Commenting on today’s rejection of abiraterone before chemotherapy in final draft guidance from NICE, Professor Paul Workman, Interim Chief Executive of The Institute of Cancer Research, London, said:
“We’re very disappointed that men with prostate cancer will miss out on the chance to have abiraterone much earlier in their course of treatment as a consequence of this decision. There is clear evidence that use of abiraterone before chemotherapy is beneficial for patients, and gives them longer, healthier lives. We urge NICE and the drug’s manufacturer to get back to the table, and explore every option for making abiraterone available to these men at a price that is affordable for the NHS.
“Abiraterone, which was discovered at The Institute of Cancer Research, is now used as standard after chemotherapy, where it was found to be cost-effective under NICE’s own end-of-life criteria. It is plainly illogical that NICE did not have the flexibility to assess use of abiraterone before chemotherapy under the same end-of-life criteria, simply because men were here surviving for longer than the two-year cut-off. It is an unintended, and quite bizarre, consequence of the current rules for appraisals that patients have to wait until their life expectancy drops before they can access beneficial drugs on the NHS.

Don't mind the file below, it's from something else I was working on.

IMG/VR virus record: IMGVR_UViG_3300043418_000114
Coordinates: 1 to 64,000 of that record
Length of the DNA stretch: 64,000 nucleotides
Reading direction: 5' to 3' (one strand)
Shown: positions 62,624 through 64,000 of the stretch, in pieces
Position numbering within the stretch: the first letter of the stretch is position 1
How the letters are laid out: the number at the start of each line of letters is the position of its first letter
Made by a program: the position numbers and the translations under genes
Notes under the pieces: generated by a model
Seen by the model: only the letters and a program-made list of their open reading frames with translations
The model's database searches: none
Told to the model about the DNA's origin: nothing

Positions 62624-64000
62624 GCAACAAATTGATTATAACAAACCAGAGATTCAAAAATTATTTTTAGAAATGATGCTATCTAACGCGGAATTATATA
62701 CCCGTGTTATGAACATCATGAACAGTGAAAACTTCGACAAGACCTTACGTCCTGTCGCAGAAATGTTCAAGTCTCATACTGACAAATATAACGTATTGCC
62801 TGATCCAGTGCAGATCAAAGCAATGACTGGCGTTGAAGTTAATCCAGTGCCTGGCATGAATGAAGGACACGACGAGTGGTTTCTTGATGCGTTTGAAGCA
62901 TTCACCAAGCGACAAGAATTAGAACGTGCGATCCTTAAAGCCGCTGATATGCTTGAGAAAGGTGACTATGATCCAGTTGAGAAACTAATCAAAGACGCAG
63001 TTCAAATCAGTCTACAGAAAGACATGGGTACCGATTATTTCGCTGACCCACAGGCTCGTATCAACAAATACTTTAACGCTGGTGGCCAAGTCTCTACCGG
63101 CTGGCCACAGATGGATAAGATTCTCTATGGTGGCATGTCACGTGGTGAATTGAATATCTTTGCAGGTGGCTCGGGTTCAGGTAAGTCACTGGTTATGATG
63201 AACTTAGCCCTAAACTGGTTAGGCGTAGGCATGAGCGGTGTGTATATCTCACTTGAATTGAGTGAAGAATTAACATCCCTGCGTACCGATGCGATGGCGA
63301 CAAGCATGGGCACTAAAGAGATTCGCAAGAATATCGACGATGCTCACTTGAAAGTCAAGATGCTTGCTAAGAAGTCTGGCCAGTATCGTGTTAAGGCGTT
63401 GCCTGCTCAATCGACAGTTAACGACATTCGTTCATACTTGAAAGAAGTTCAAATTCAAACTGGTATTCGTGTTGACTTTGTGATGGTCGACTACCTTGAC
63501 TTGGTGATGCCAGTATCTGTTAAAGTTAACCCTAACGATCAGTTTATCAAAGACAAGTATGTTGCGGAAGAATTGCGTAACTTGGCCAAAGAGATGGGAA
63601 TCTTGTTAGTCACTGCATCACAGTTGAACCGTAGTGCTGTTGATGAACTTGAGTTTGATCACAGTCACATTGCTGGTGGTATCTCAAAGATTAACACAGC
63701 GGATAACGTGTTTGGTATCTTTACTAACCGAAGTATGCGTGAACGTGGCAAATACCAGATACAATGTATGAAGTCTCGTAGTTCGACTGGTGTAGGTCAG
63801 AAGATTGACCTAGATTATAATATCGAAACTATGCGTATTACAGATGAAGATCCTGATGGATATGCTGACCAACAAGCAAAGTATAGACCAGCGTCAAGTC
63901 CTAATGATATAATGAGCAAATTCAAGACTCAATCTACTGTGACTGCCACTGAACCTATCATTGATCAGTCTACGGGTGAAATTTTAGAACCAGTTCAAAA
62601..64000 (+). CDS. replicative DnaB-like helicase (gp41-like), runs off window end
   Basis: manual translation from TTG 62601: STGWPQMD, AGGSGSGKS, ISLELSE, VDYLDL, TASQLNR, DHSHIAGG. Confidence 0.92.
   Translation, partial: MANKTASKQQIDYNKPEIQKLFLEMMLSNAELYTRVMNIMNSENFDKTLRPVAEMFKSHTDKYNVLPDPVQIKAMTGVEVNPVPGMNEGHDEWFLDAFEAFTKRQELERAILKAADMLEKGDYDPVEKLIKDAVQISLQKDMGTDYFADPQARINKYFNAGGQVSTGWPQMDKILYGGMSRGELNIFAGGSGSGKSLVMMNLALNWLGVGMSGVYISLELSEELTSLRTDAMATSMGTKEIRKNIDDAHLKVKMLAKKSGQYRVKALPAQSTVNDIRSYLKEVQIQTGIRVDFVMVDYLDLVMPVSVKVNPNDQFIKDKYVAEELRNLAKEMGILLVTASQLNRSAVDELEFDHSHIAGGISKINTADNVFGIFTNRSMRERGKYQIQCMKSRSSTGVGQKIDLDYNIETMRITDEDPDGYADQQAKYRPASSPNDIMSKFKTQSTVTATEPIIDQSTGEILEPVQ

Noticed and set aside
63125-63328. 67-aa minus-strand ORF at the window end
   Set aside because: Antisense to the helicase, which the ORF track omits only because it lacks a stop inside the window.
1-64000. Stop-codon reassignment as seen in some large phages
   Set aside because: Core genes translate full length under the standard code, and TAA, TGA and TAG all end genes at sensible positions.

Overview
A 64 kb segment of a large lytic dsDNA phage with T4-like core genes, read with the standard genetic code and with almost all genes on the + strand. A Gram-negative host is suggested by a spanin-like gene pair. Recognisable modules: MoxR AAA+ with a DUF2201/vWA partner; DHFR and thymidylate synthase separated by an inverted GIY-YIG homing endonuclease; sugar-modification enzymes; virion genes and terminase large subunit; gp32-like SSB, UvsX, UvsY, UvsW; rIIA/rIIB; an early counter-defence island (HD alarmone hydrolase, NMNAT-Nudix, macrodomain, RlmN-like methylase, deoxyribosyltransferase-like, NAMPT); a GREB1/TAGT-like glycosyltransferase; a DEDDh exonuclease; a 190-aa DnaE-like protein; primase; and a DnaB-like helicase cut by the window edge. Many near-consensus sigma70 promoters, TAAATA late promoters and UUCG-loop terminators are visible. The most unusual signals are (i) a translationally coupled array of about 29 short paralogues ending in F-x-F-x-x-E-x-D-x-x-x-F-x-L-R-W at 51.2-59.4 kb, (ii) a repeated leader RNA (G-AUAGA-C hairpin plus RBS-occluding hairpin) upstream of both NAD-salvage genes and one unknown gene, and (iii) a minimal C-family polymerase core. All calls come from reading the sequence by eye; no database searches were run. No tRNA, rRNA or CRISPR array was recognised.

“Abiraterone maintains patients in a better state of health during the course of treatment than chemotherapy, and the increases in median survival it offers include much larger benefits for life expectancy in some men. Now men will have to wait until they are in the final stage of their lives before they can access this treatment, and men who are too frail to receive chemotherapy face not being able to receive abiraterone at all.
“It is critical that patients are able to benefit from innovative new treatments that make use of the latest genetic and molecular advances in cancer. We believe that the current NICE system for drug appraisals takes too little account of how innovative a treatment is, and we worry that the new rules under consideration could make this situation even worse. It is likely that many modern targeted therapies will be more effective in patients when used earlier in treatment or in combinations, but it will be impossible to provide treatment in these ways if innovative drugs first fail to clear the hurdle of NICE approval.
“It is also concerning that the willingness of the Cancer Drugs Fund to cover the full cost of some new treatments in England may be damaging the ability for drugs to be approved and made available across the UK, or to secure long-term access to these treatments once the Fund comes to an end.”
Notes to editors
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